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Guest Blog: Calling all Innovators to Help Fight Ebola

Categories: Health Protection

Posted by  on Thursday, October 9th 2014

Ed. note: This is cross-posted on “USAID From the American People Blog.” See the original post here.External Web Site Icon

Saving lives at birth. Powering clean energy solutions in agriculture. Inventing new tools to teach a child to read. Across development, we’re calling on the world’s brightest minds to tackle our toughest challenges. In the last few years, we have helped launch five Grand Challenges for Development that have rallied students and scientists, innovators and entrepreneurs to tackle some of humanity’s toughest problems.

Today, we face just that kind of challenge—a global health crisis that is in dire need of new ideas and bold solutions. From Guinea to Liberia to Sierra Leone, Ebola is devastating thousands of families, disrupting growth, and fraying the fabric of society. The United States is helping lead the global response to the epidemic, but we cannot do it alone. That is why President Obama launched our sixth Grand Challenge. Fighting Ebola: A Grand Challenge for Development is designed provide health care workers on the front lines with better tools to battle Ebola.

Guest Blog: The President Meets with Senior Staff to Discuss the U.S. Response to Ebola

Categories: Health Protection


By: David Hudson, Associate Director of Content for the Office of Digital Strategy, White House

Ed. note: This is cross-posted on “The White House Blog.” See the original post here.

This afternoon, President Obama met with his senior health, homeland security, and national security advisors to review the United States’ response to the Ebola epidemic.

The participants discussed the Ebola case in Dallas, Texas; the United States’ broader preparedness plans; and both domestic and international efforts to contain and end the epidemic. Participants also discussed options to enhance airport screening in the United States and the need to tackle Ebola at its source in West Africa, where the United States has launched a civilian-led whole-of-government effort that leverages the unique capabilities of the U.S. military to help bring the epidemic under control.

Preparing America’s Hospitals, Health Care Facilities, and Health Care Providers for Ebola

Categories: Health Protection

Safety GearSince the first appearance of Ebola in West Africa earlier this year, CDC has been working to prepare the American health care system for the diagnosis and safe care of a patient with Ebola here on our shores.

We have learned immensely from this first U.S.-diagnosed case and we are implementing additional actions to make sure health care workers and hospitals around the nation are as prepared and informed as possible.

CDC is committed to making sure every U.S. health care system and health care worker is prepared for Ebola. Key is first noting if the patient exhibits symptoms consistent with Ebola, and if so, working with that patient using the most meticulous infection control procedures, and then taking a careful and complete travel history of each patient who comes in their door.

Letter to the Editor of The Financial Times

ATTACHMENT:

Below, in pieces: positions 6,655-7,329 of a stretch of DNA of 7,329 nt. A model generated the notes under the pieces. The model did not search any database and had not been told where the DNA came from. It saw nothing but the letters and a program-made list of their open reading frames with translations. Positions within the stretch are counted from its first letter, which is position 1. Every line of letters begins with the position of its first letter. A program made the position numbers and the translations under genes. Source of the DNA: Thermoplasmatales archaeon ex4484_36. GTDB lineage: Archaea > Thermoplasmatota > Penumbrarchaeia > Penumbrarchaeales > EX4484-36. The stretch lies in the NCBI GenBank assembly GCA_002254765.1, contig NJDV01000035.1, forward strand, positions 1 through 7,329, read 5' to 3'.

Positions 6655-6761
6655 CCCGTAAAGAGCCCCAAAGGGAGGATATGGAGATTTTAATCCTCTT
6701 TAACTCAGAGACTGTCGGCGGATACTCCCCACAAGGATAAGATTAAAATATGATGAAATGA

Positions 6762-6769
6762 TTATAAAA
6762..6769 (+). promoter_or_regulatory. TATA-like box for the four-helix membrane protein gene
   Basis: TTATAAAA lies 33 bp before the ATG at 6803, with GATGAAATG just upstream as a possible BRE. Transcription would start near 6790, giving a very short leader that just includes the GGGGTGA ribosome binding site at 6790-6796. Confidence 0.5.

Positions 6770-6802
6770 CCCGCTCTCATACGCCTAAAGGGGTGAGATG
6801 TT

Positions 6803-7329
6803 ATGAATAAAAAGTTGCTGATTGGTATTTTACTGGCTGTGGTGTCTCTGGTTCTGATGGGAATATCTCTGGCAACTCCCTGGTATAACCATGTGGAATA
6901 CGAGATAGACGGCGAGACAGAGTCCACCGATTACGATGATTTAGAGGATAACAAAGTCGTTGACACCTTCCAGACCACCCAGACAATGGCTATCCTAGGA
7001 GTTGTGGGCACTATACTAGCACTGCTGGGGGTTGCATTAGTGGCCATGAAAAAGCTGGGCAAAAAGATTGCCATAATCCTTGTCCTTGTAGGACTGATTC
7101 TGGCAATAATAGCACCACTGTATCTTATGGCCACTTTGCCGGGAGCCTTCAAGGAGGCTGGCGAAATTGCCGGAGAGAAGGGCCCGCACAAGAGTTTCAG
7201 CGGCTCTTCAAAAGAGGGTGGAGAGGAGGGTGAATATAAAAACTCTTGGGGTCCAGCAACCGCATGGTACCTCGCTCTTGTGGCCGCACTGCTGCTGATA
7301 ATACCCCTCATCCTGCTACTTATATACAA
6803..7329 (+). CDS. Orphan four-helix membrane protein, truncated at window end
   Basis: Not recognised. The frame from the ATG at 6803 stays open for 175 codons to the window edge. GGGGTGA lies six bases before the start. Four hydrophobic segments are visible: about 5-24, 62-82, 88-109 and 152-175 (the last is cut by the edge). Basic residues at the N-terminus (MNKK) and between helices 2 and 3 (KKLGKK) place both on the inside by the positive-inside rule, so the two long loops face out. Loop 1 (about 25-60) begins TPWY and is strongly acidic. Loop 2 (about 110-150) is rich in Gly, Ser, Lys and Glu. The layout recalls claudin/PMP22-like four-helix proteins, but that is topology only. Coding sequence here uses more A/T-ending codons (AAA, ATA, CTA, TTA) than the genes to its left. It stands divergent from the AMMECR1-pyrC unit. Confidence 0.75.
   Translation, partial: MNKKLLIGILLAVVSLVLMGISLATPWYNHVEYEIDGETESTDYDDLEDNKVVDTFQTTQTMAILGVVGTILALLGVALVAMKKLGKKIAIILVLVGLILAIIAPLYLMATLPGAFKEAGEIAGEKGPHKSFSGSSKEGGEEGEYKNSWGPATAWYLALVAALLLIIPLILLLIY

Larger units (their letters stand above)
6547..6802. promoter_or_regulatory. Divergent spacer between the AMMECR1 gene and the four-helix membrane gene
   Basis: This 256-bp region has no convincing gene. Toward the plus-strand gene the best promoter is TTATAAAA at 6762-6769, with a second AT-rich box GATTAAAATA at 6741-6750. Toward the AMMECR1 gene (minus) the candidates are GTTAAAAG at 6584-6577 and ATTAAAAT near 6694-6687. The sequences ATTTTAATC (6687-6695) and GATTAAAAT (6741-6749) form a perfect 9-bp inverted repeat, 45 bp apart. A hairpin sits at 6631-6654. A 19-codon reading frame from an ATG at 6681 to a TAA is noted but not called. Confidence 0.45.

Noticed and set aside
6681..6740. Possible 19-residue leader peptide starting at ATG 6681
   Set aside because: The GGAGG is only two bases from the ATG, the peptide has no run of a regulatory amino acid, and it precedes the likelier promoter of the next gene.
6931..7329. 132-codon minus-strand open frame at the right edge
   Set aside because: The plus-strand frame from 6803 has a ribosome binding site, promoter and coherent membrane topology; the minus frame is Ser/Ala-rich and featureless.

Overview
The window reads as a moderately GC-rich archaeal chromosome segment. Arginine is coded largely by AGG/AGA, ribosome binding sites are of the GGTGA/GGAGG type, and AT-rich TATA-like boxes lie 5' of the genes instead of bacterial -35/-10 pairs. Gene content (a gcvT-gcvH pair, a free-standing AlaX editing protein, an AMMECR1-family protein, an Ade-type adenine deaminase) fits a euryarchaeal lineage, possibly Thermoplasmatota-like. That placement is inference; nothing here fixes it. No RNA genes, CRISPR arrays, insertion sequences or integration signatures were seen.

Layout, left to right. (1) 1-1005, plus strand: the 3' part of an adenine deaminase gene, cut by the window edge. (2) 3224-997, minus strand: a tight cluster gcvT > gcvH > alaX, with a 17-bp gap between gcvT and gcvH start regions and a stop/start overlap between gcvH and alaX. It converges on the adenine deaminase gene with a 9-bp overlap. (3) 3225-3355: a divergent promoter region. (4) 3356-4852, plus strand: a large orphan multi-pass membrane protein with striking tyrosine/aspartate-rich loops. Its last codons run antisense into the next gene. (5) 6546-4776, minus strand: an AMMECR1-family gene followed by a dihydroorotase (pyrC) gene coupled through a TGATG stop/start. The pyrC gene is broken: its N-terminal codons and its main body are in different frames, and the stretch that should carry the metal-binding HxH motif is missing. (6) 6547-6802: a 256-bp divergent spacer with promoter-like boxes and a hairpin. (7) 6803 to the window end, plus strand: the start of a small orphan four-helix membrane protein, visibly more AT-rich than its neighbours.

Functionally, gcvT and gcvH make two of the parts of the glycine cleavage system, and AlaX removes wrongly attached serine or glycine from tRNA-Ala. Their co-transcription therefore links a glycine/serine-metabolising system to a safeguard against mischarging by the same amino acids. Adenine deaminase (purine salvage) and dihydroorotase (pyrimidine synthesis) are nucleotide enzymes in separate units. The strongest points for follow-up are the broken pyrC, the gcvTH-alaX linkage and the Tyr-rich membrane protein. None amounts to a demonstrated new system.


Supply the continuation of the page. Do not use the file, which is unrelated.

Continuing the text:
Categories: Health Protection

Reposted from Letter to the Editor of The Financial Times, October 3, 2014


Sir, The Ebola epidemic is a problem not just for west Africa, but for the world. The longer the epidemic continues, the greater its economic, political and social impact. As you say in your editorial “The Ebola disaster is yet to be truly confronted” (September 26), the epidemic threatens public welfare and social stability, and had already had an impact on travel and trade to affected countries; in some instances, borders have even been closed.

This week I announced the first Ebola case diagnosed in the US. I have been asked whether we should stop travel to Liberia. The answer is no: to keep Americans and people in non-affected countries safe, we must continue to work to support efforts to stop the spread of Ebola in Liberia, Guinea and Sierra Leone. One strategy that won’t stop this epidemic is isolating affected countries or sealing borders. When countries are isolated, it is harder to get medical supplies and personnel deployed to stop the spread of Ebola. And even when governments restrict travel and trade, people in affected countries still find a way to move and it is even harder to track them systematically.

Why U.S. can stop Ebola in its tracks

Categories: Health Protection

Tom Frieden is the director of the Centers for Disease Control and Prevention

Tom Frieden

(CNN) — The U.S. health system has been preparing since late March for the news we announced Tuesday: the first case of Ebola diagnosed in the United States.

In this age of global travel, we anticipated that a traveler from a country with an Ebola outbreak would come to the United States and develop symptoms once they arrived. But from everything we know now, there appears to be no risk that anyone on this patient’s flights from Liberia to the United States was exposed to the virus.

Can you catch Ebola on a plane?

Clinicians on the front lines have been one key to our safety: identifying patients with both a history of travel and symptoms indicating they might have Ebola, immediately isolating them, consulting their local or state health departments, and getting the patients tested as needed. Indeed, since the outbreak began in Africa, CDC has consulted with state and local health departments on almost 100 cases in which travelers had recently returned from West Africa and showed symptoms that might have been caused by Ebola. Of those cases, 14 were considered to be truly at risk. Specimens from 13 were tested and Ebola was ruled out in all 13 cases.

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